Few and good | Fashion | The USA Print

Few and good |  Fashion

Although I grew up hearing that a little and good is better than a lot and to throw away, one of the first things I did when I got my first salary was to go ripping off discount stores to renew my wardrobe. With that purchase, I thought I was stocked up for any occasion: office clothes, dresses for hypothetical events that never came, blouses for the summer, and sportswear in case one day I decided to do it. Of course, most of those clothes were almost always of poor quality and ended up in the trash the following season.

In her compilation of reflections, affiliations and phobias Agua y soap, the journalist Marta D. Riezu explains that the cultural origin of this trend is deeply rooted in our culture: “In Spain there is a true cult of the accumulation of bullshit, something logical in a country that has known misery. The opening of the ‘Todo a cien’ was our great leap forward towards that unknown: abundance. We went from having little and bad to having a lot and bad. Over the years something similar has happened to me with relationships—it’s better to have few good ones than infinite and superficial ones. For a long time I wanted to increase my social circles as much as possible, and accumulate friendships, love affairs and new acquaintances. The constant expansion seemed to me the most natural form of evolution, with the emotion before all those people that I still did not know. And although living in New York today, a city of endless renewal, feeds and satisfies that desire for novelty, I increasingly value relationships that survive vital cities, stages and moments.

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I think of the message that Ana, my unconditional friend, sent me right after one of our last meetings, telling me that we’ve known each other for 25 years. On paper, we can’t have less in common at this stage of our lives. And yet, it is the ping-pong wall against which I bounce ideas, faithful adviser and at times historical memory. And although new friendships arrive, which arouse the emotion of being able to choose which version of myself I am going to be this time, there is something unique in caring for and sustaining something for so many years. The Anglo-Saxons, who always have expressions that sound right, call it quality over quantity.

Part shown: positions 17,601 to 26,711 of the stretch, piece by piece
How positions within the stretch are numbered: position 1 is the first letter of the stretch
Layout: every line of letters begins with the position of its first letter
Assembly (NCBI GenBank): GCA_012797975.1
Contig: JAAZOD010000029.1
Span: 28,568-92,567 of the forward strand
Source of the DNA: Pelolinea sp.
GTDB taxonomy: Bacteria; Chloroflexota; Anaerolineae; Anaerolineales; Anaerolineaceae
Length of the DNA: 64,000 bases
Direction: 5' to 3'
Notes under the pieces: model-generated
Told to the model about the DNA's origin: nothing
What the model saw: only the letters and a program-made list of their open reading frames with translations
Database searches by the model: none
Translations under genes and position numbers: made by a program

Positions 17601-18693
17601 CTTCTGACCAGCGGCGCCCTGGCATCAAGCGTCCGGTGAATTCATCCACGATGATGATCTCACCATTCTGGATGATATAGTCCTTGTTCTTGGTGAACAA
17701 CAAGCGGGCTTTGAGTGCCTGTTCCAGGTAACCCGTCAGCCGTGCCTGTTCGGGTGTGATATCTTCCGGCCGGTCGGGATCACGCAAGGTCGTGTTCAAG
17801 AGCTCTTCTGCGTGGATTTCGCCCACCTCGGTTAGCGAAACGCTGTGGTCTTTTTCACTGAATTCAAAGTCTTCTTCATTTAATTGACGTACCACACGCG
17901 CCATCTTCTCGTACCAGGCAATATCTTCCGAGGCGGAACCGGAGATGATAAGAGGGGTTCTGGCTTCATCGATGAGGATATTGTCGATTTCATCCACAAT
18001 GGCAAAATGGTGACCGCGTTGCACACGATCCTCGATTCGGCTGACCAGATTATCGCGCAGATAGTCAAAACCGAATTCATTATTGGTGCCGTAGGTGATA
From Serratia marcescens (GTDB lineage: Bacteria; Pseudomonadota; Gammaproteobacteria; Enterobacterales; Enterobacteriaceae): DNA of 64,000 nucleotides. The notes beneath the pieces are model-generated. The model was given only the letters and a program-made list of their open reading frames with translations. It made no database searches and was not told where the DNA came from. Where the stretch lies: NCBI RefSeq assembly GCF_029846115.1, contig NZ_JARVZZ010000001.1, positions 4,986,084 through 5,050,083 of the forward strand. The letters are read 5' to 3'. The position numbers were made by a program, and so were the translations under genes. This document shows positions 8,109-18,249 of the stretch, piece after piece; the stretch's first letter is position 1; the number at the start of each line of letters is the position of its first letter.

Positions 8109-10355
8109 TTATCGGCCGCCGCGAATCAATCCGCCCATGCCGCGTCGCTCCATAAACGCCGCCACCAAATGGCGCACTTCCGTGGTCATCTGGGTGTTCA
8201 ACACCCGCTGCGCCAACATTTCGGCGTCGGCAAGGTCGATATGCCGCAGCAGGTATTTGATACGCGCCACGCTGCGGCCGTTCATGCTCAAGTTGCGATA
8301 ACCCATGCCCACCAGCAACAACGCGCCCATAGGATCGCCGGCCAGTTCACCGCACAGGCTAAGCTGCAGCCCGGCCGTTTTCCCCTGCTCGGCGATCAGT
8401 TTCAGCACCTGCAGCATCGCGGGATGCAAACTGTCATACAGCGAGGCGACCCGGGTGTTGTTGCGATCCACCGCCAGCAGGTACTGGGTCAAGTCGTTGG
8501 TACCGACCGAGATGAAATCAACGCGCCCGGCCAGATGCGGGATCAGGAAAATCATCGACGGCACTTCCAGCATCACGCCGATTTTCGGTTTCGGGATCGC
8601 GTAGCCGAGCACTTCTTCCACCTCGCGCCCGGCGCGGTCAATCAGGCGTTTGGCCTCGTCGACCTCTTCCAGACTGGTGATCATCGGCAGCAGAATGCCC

In her manifesto How to Do Nothing, writer Jenny Odell explains that our idea of ​​productivity is always linked to innovation. As a society, we don’t tend to view maintenance and caring for things as productive, the author writes. We live in a culture that pushes newness and growth over cyclicality or regeneration, and that makes us disdain anything that is not new. I am in the city that precisely represents constant mutation, that fascination with productivity that Odell fights against, where everything changes without ceasing. You blink and the neighborhood restaurant or the old laundromat on the corner have been demolished to make way for a luxury apartment building. But this mourning for all the things that won’t last makes me appreciate the things that miraculously do so much more. I recently went to a meeting and someone commented on the dress I was wearing, and I was amazed to say that I had bought it for my first book fair in Frankfurt, many years ago. And with that same surprise and vertigo I read Ana’s message again, thinking that I wish there were more garments and friendships that survive 25 years.

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